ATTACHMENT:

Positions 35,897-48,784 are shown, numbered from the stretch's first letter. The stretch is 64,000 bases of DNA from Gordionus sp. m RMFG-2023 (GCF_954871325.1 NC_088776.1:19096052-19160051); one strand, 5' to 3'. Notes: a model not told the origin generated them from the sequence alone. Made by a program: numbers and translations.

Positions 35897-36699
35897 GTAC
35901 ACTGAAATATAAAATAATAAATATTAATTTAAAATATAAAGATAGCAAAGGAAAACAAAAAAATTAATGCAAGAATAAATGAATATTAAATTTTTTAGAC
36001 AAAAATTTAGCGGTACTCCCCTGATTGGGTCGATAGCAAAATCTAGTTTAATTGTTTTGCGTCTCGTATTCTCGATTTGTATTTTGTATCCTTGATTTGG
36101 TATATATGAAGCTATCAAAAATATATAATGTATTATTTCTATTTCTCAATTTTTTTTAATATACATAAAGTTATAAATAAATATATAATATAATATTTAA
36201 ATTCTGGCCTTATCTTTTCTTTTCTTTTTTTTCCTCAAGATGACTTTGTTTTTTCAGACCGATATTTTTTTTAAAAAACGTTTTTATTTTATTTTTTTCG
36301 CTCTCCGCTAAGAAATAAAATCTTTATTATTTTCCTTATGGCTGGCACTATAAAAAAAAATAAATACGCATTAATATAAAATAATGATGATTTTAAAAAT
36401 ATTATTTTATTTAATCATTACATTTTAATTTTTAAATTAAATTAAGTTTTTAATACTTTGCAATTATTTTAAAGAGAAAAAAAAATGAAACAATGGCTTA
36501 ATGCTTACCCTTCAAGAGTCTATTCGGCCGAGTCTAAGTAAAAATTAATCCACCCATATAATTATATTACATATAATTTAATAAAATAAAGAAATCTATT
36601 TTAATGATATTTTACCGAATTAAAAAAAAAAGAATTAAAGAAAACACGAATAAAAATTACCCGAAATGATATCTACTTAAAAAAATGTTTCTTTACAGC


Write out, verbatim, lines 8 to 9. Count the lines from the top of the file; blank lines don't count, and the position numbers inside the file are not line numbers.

36301 CTCTCCGCTAAGAAATAAAATCTTTATTATTTTCCTTATGGCTGGCACTATAAAAAAAAATAAATACGCATTAATATAAAATAATGATGATTTTAAAAAT
36401 ATTATTTTATTTAATCATTACATTTTAATTTTTAAATTAAATTAAGTTTTTAATACTTTGCAATTATTTTAAAGAGAAAAAAAAATGAAACAATGGCTTA